6 French Habits I Lost When I Moved To Canada
1. I stopped worrying about my looks.
The feeling that I need to look like I’m going to a job interview every time I leave the house is no longer. I only realized that Canada had a serious influence on the importance I put on my appearance when, on vacation in France, my mom threw away a pair of shoes because, to her, they looked like “they belong[ed] in the garbage.”
They were not brand new, but to my newly-acquired standards, they looked just fine. Never in France would I have left the house with a pair of hiking boots to go grocery shopping, put on my toque to cover a mess of tangles, or sport my yoga wear to have coffee with a friend. Instead, I would have put on some clean pumps, washed and blow-dried my hair, and changed into a “proper” pair of pants.
I’m not saying that Canadians don’t look good or make no efforts to do so, but because they are a very down-to-earth bunch, they just don’t seem to care as much. They know when looking elegant is a necessity and when one should just be practical, which is most of the time. In all fairness, shovelling snow in your heels before going to work, or spending hours doing your hair when you’re going to cover it up with a woolen hat all day, is ridiculous.
2. I stopped disobeying.
The first time I came to Canada, while on a walk around Nelson, BC, I tried to cross a street at a red light, but my partner held me back and said: “We need to wait. You’re not in lawless France any longer.”
Even though his comment was meant as a joke, it resonated with me and the habits of my compatriots. In France, we do tend to do whatever we want, whenever we want, breaking the rules if the consequences are limited. We park poorly halfway on the sidewalk and run out of our car to get some bread at the bakery, we smoke on the train station’s platform, and we never pick up our dog’s poop.
At first, I was baffled when someone would refuse to pull onto the side of the road to enjoy the view for a few minutes because it was “not allowed.” Who cares if it was not allowed? Well, apparently Canadians care. A lot. And because I don’t want to look like a wild French woman, I just started to care too. Also, I must admit, it makes living together a lot easier.
3. I stopped taking medical care for granted.
Those who praise Canada for its brilliant medical coverage have never been to France. I never thought it would be that expensive to have your teeth cleaned or get your eyesight checked. Are your teeth and your eyes less important than the rest of your body? In Canada, apparently so.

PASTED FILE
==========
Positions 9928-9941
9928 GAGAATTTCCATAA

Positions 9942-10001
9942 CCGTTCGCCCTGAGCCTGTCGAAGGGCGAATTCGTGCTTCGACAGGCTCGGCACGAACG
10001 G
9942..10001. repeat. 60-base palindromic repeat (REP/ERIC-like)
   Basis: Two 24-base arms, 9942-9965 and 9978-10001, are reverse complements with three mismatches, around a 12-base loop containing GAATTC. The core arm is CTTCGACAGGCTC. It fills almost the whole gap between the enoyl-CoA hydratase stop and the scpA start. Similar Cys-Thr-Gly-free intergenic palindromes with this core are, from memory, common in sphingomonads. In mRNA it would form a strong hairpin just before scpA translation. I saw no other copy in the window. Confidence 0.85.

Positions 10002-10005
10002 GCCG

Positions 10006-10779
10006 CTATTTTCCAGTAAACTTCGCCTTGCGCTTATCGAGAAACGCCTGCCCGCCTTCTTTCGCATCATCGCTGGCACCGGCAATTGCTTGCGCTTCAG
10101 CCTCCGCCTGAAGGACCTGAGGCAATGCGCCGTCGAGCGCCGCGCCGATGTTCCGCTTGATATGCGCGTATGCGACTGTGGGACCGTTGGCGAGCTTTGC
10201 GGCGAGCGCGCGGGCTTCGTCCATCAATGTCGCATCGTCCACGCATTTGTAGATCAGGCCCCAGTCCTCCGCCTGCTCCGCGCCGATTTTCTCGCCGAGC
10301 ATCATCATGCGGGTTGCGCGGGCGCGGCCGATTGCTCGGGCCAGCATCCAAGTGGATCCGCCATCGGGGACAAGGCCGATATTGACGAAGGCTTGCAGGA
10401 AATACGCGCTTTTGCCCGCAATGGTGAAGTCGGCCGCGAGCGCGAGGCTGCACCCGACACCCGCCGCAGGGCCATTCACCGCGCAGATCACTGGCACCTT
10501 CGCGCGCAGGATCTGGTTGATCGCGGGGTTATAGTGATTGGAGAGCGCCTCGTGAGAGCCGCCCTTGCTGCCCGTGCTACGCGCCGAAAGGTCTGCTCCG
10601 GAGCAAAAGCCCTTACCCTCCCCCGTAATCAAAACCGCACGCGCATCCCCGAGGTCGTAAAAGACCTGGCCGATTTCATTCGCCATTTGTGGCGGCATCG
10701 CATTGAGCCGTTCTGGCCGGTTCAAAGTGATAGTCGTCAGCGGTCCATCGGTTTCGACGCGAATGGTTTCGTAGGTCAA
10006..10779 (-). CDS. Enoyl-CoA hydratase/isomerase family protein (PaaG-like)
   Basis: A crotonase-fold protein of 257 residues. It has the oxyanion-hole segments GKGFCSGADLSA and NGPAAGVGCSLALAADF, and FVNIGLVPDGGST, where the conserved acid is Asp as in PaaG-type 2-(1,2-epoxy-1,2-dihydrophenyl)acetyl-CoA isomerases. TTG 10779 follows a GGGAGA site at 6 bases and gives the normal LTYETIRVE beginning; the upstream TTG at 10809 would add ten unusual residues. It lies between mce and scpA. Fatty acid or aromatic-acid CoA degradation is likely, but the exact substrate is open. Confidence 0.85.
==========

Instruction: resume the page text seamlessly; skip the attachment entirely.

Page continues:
Let’s not mention how much one needs to pay to visit to the doctor without a care card (about $100 for a five-minute consultation).
I have even gone as far as waiting for a trip to France, where I am not covered for any medical care any longer, to have one of my teeth fixed ($58, please) and get a pair of brand new glasses ($55).
4. I stopped laughing at the French Canadian accent.
That’s just how I speak now.
Like the British one for English speakers, this accent is contagious. If you hang out with French Canadians long enough, you’ll quickly find yourself saying “tiguidou” and “J’suis tannée” to your wide-eyed parents.
5. I stopped using a cell phone.
Canadian cell phone plans are unbelievably pricey compared to what we pay in France (or anywhere else in Western Europe). I’m aware that cell coverage in a country that is 15 times larger than France is not an easy task, but I am still not ready to spend $80 or more a month on a cell phone bill when I can use my landline and call anywhere in the world for half the price. To be honest, it’s also a good excuse to not be constantly connected.
6. I stopped shopping for expensive clothes.
Before my big move, I had never been in a thrift store. I had spent the first 23 years of my life buying all my clothes brand new and at full price. It’s not that French people resent buying second-hand clothes, it’s just that thrift stores are not a common sight over there. In Canada, however, they are everywhere and their abundance completely turned my shopping habits around. Canadians love their thrift stores and I guess I’m becoming one of them, because I ditched my old habits for this greener and cheaper alternative rather quickly.